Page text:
Posts tagged ‘pulp fiction’
September 21, 2018
Review published on September 21, 2018.
Whichever version of Head Games you choose to read, the novel or the graphic novel, you’re getting a juicy slice of Americana to feast on. I decided to tackle both books because I thought it would be interesting to read one straight after the other (starting with the novel, which was written first, so that the images in the graphic retelling weren’t influencing my idea of the characters in the novel). Head Games is noir with a touch of humour, in fact I may be underplaying that a bit because I suspect McDonald was having a lot of fun writing this novel and turning it into a graphic read too. Still, Head Games has that hard-boiled feel to it, in the best tradition of the pulp magazines of the 1930s and 40s. A treat for fans of the classic adventure thriller but there are a few knowing twists along the way that gives the give the books an edgy feel.
As McDonald put it in the introduction to the graphic novel, “….you’ll be riding shotgun in a ‘fifty-seven ragtop Bel Air….” [with Hector Lassiter]. That’s because Head Games has revolution, grave robbing, betrayal, ambush, a treasure map, a secret society, political corruption and a host of shoot outs. It’s an homage to a golden age of crime writing with a modern twist – there is so much fun to be had in these pages for fans of the classic American crime story and noir cinema.
It’s rare to get a chance to compare the original novel with the graphic rendition, these two seem apt for the experiment but to be very boring about it, you get the same kick, the same excitement from both (there are a few differences I’ve noted below). Head Games has a double meaning, it refers to the skullduggery in the plot (sorry!) but also to the fact that this novel is a bit of a mind game for the reader too. The main protagonist Hector Lassiter is a writer, he’s also the narrator of most of the novel, so we see things through his eyes but maybe we should take some of the things he says with a pinch of salt? It’s a playful format.
It’s 1957, South of the border. Three men are sitting at a table in a seedy cantina in Ciudad Juarez. There’s Eskin ‘Bud’ Fisk, a short-sighted reporter, poet, here to interview Hector Lassiter, a playwright and crime novelist turned screenwriter. Then there is Bill Wade, a mercenary, con man and a drunk. Wade pulls a bundle out of his duffel bag and unwraps the skull of Mexican general and bandit Pancho Villa. Lassiter knows in his water that the skull, with wisps of hair still attached, really is that of the general. Not least because of the mandibular prognathism (pronounced jawbone, an under-bite). Lassiter tells Wade to put it away before they attract attention. The locals would happily kill three gringos for such a prize and it wouldn’t be a pleasant end. Wade’s idea is for Lassiter to smuggle the skull across the border into the good old US of A. He has a buyer lined up, probably the guy who organised the grave robbing theft in the first place thirty years ago – Senator Prescott Bush. He is prepared to pay $80,000 (rumour has it that he personally stole the head of Geronimo some time past). The men should have been paying attention to what was coming because four Federales burst into the bar waving shotguns.
Lassiter just has time to get Fiske down when the shooting starts. In the gunfight Wade, ironically, gets his head blown off and Bud Fiske, the young journalist, saves Lassiter’s life. The problem is Federales usually come in a big posse so they need to get out of town sharpish. The two men torch Wade’s car as a distraction and flee. Across the border, they head for Lassiter’s house, not that he spends much time here, there are bad memories. That’s where they run into three more armed men. Most likely theory is that the good senator decided to reduce costs by having the skull repossessed by the hired help. Fiske and Lassiter give up the skull but this is only the beginning of the trouble. More than one person out there wants that skull badly! Including a couple of supposedly long dead bloodthirsty hombres.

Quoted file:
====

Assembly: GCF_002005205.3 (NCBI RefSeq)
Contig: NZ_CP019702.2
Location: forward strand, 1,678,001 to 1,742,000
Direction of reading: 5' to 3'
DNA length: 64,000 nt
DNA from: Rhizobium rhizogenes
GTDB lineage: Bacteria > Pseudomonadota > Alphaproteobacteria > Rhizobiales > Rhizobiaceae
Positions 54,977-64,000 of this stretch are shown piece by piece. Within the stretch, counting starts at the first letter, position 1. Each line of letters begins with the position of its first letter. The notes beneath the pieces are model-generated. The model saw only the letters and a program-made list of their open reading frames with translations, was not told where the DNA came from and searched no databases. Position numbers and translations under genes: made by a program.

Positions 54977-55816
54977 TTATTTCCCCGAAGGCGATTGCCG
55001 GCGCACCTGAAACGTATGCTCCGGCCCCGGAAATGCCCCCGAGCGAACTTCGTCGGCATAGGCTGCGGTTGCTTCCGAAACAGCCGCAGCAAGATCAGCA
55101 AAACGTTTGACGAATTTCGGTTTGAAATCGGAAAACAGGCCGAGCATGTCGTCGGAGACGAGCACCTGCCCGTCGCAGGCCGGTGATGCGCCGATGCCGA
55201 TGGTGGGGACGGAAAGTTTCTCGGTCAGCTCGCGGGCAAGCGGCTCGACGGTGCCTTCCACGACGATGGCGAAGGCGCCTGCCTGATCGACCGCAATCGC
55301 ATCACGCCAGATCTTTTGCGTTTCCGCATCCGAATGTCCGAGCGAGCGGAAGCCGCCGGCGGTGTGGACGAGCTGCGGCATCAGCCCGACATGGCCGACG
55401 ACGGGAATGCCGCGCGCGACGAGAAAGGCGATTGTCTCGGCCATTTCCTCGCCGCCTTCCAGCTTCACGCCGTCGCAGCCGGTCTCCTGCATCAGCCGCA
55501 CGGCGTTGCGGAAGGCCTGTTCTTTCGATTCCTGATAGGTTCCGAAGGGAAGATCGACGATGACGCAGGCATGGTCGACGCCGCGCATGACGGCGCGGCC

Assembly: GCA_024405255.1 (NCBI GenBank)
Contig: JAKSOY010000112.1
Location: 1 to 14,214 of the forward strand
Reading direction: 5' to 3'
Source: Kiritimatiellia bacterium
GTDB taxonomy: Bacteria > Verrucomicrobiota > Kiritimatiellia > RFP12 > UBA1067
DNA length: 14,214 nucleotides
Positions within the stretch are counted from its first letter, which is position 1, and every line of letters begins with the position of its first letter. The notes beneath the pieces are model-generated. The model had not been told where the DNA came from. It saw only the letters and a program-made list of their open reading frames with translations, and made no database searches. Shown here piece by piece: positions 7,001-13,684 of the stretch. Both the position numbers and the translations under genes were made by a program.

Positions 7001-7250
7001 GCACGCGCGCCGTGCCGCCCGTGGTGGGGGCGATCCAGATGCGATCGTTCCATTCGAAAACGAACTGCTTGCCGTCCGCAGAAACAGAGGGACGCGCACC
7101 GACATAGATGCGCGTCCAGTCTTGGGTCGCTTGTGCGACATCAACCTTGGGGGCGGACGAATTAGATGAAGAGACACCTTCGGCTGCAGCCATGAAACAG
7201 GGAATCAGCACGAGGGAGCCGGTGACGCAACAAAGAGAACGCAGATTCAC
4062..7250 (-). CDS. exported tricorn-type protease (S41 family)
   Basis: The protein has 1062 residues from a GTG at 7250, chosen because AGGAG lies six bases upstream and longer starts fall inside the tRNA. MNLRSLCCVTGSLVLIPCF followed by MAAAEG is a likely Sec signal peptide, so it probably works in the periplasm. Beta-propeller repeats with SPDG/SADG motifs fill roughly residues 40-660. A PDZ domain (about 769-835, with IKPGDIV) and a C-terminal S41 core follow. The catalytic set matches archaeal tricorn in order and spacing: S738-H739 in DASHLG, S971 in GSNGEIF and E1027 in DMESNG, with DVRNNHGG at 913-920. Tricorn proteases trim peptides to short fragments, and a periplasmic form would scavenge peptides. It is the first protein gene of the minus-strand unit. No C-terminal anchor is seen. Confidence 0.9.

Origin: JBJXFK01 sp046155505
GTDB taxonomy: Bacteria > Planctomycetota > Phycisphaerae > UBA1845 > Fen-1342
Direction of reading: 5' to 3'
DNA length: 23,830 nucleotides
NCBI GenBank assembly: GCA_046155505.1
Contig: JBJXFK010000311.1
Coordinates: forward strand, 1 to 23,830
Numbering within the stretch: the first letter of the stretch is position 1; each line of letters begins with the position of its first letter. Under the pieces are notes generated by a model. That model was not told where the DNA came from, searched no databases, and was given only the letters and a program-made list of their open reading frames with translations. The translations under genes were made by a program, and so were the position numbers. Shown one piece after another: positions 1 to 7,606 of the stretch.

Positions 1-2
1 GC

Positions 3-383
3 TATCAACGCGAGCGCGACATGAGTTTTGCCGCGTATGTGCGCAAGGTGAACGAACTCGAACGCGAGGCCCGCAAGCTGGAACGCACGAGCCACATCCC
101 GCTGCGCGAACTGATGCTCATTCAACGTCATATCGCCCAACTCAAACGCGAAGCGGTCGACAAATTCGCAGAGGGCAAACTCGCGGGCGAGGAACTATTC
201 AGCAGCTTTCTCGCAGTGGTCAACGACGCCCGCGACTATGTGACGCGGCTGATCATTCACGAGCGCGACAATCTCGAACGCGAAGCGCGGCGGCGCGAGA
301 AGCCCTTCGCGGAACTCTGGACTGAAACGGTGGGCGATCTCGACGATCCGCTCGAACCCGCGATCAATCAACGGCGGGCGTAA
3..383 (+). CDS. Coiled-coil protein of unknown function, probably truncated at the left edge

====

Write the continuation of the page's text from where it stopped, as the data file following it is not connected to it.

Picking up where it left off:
There’s a healthy dose of violence and killing that follows, pretty much starting form the point I left off. Burned out cars riddled with bullets, amateur bounty hunters, stone cold killers, more grave robbing, sleazy politicians and bent spies not to mention the Skull and Bones secret society, an early forerunner of the “deep state”.
Lassiter and Fiske detour to Venice California where Orson Welles is filming Touch of Evil (one of the great noir movies). Lassiter knows Welles but he’s a big ‘friend’ of the Kraut, aka Marlene Dietrich. I won’t tell you what this is all about but it reinforced the noir credentials of the novel and adds to the playfulness of the story. When Welles is jealous about Marlene he abuses Lassiter, who notes as he leaves the set:
“I heard Marlena say to Welles, ‘Stop it you fool what does it matter what you say about him? He’s a man…..that’s all.’”
Thus insinuating himself into film history as the last line of the movie is:
“He was some kind of a man….What does it matter what you say about people?” [Tanya/Dietrich]
It’s a nice in joke/conceit. Lassiter also picks up a girl friend, Mexican beauty, Alicia Vicente.
Both the novel and the graphic novel have potted histories that add a bit of background colour (although it’s in black and white in the graphic novel): Pancho Villa was born Doroteo Arango in 1878, and was a bandit by the age of 17, having killed the man who attacked and raped his sister. In his early twenties he changed his name to Villa and became a robin hood style bandit. Originally fated by the Americans, General Black Jack Pershing was impressed when he was sent to parley with the Mexican Revolutionary, Villa, in 1913. In 1916, Villa’s men were blamed for a raid on Columbus, New Mexico, killing local inhabitants. Pershing was sent south to catch Villa dead or alive, a mission that was called off when the war in Europe ramped up. It wasn’t until Villa had retired that he was gunned down in the street, shot in the back, in 1923. His body was dug up in 1926 and the head taken, it was rumoured to contain a map to Villa’s treasure.
The dialogue is pure hard-boiled heaven – snappy, witty, cutting. There are echoes of the road movie and a great sense of place as the novel shifts from location to location. Lassiter is a great character and some of the set pieces are solid gold. As a bonus the novel contains a readers’ guide, a short story and an essay on Lassiter.